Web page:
NEW YORK -- David Wilson's career is back in track.
The former New York Giants running back, whose NFL career ended earlier this month because of a spinal injury, reiterated Monday that he plans to launch a professional track and field career as a triple jumper.
"Unless something drastic happens over the next few weeks, I'm looking forward to getting back on the track," Wilson said at Citi Field, where he took part in the "Citi Kids" program by sharing his life story with 150 local children.
"One level of competition has been taken away, but I'm not [just] a football player -- I'm a competitor. Track and field is something I can do at a high level."
Wilson, 23, played 21 games for the Giants over two seasons. The former first-round pick out of Virginia Tech showcased his speed with some highlight-reel touchdowns as a rookie, including a 97-yard kickoff return and scoring runs of 52 and 40 yards.
He will return to Virginia Tech to finish his degree and train under assistant coach Charles Foster. The former running back has high hopes for his new career. "Rio is on my mind every day," he said, referring to the 2016 Olympics in Rio de Janeiro.
Wilson placed sixth in the triple jump at the 2011 NCAA Outdoor Track and Field Championships, recording a best of 53 feet, 1.74 inches. The champion that year was Florida's Christian Taylor, currently the reigning Olympic gold medalist.
"The first time I saw him, I said to myself, 'This guy must be a sprinter' because of how large he was," Taylor said of the 5-foot-9 Wilson, who has a powerful 205-pound frame. "Then he got on the runway, and I thought maybe he was confused. We laughed about it, and he told me I needed to get in the weight room."
Taylor has already reached out to Wilson to extend a welcome back to the sandpit.
@4stillRunning I heard you are coming back to the sand pit!!— Christian Taylor (@Taylored2jump) August 8, 2014
Taylor doesn't believe the time away from track and field will be an impediment for Wilson. But it will still be a challenge.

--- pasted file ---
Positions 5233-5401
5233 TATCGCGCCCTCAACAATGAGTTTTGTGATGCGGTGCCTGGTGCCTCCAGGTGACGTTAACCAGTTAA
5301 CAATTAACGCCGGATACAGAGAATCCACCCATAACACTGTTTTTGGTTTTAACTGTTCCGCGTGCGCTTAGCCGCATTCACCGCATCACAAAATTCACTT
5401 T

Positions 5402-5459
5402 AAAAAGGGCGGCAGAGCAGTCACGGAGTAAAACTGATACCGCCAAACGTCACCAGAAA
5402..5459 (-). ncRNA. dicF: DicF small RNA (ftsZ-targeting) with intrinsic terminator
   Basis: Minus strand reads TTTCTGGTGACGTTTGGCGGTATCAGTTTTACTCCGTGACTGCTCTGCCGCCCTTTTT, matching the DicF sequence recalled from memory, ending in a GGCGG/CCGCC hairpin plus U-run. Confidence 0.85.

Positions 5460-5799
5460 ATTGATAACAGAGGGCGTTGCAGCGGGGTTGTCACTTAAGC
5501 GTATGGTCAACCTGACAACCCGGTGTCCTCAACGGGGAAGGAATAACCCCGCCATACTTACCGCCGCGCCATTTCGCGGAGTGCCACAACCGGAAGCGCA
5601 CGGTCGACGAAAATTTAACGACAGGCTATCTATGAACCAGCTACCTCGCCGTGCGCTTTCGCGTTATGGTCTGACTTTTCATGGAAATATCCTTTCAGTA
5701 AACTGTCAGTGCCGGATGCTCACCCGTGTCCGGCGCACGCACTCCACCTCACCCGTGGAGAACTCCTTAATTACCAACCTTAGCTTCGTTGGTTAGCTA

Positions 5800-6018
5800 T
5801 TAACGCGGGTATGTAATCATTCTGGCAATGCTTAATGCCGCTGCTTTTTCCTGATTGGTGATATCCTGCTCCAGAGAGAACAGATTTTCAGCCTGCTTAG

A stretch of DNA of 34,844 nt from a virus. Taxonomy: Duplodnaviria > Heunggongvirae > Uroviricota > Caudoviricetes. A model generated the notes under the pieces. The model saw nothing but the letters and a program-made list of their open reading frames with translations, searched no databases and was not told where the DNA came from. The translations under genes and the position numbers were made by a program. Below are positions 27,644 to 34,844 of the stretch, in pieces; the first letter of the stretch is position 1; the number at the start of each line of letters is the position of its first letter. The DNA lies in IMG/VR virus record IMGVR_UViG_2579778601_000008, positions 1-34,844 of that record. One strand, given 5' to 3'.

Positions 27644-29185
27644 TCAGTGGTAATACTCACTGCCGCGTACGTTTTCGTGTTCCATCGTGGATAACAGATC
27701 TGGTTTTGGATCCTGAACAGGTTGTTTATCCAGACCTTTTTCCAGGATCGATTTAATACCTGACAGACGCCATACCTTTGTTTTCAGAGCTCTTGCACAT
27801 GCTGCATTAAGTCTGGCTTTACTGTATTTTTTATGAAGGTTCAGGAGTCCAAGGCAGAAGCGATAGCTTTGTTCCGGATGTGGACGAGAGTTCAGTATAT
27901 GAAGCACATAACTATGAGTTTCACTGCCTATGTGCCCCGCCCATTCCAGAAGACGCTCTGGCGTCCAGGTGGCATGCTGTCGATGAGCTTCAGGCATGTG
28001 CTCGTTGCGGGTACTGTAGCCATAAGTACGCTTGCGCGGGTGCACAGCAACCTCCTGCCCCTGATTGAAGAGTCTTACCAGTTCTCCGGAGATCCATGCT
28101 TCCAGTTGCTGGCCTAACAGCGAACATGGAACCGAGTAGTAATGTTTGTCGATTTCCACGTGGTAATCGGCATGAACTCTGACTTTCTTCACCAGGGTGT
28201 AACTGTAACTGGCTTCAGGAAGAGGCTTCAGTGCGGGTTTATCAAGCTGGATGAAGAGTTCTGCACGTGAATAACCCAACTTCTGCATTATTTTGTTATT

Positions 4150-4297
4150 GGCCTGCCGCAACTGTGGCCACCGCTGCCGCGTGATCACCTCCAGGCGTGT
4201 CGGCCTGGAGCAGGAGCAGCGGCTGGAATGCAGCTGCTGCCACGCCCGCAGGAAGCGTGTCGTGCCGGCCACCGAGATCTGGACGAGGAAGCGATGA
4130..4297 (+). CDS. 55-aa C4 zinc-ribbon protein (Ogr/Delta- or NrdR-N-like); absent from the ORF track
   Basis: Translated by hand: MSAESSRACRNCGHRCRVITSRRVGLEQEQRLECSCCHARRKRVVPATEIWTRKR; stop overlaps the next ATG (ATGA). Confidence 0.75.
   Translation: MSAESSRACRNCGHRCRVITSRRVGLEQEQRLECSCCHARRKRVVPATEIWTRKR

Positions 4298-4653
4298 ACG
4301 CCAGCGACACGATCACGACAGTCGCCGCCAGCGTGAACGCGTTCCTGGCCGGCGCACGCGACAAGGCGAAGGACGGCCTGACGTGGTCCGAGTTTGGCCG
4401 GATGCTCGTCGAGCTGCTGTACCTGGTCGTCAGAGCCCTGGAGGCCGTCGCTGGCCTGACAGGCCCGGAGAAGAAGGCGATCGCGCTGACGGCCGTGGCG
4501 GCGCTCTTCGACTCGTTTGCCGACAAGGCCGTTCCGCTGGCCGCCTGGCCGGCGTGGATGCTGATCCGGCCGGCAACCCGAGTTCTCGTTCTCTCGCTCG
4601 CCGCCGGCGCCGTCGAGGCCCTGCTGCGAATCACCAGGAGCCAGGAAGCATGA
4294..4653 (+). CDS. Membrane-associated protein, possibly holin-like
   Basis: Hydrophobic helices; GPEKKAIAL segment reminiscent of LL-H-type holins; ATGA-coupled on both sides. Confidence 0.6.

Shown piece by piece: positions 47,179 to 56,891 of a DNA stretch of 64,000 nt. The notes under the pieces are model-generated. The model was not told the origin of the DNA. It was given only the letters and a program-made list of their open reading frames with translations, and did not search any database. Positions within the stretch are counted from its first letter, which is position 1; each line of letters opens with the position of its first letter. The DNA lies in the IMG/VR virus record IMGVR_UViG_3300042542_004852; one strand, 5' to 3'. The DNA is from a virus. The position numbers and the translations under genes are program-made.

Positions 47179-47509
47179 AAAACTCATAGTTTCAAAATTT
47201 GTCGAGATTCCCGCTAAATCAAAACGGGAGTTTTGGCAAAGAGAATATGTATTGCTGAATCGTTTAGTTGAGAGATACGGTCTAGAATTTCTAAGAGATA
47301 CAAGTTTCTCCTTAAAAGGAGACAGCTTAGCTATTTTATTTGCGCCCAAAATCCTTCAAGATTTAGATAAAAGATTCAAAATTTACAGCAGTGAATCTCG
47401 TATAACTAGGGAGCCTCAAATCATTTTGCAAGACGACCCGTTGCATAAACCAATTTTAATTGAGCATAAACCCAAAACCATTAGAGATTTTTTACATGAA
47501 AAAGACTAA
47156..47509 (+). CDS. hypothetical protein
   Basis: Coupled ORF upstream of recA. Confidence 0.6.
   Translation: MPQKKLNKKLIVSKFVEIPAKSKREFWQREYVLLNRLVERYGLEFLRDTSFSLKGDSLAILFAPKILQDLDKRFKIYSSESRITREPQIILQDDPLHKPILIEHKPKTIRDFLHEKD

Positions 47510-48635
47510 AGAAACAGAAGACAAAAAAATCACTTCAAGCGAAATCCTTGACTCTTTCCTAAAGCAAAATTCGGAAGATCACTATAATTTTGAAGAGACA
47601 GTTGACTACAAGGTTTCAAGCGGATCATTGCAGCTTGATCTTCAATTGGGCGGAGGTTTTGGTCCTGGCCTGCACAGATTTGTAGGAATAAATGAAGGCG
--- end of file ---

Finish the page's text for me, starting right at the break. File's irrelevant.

"It's not going to be easy. The toughness won't be an issue after playing against the best football players in the world," Taylor said. "Just getting back into the track mentality may be a little hurdle he has to clear. The spectators may come as a big surprise to him after getting used to filling up stadiums."
The attendance doesn't matter to Wilson.
"When you step on the track, it's about you. It's not really about the crowd," he said. "With the crowd comes high adrenaline rushes, but my adrenaline comes from the guys around me doing well. I want to do better.
"It could be four of us in a backyard jumping into sand -- I think each one of us would want to walk out of the yard with the best jump."
Tampa Bay Buccaneers running back Jeff Demps was a two-sport star at Florida and a world-class track athlete before starting his NFL career. He was a member of the silver medal-winning 4x100-meter relay team at the 2012 London Olympics. He captured another relay medal at the World Championships in Moscow last summer before making his NFL debut.
Taylor, who won gold in London with a jump of 58.43 feet, watched firsthand as Demps alternated between football and track for the Gators.
"I've seen the transition with Jeff. It's completely different running and different mechanics," Taylor said. "Breathing is different, and you don't have pads on anymore."
Taylor is no stranger to football. The Georgia native helped his high school team reach the state playoffs, but ultimately chose track and field over football.
"When I got my helmet knocked off, that was a wake-up call," he said. "I can take some regular hits, but when the helmet popped off, I thought it was a sign that I did not need to be in this sport."
Taylor will be out to defend his Olympic title in Rio. Wilson hopes to be there with him, outfitted in red, white and blue.
"I want to compete at the level those guys are competing," Wilson said. "They're jumping crazy numbers. I think if I focus in and train hard, hopefully I'll be able to do that."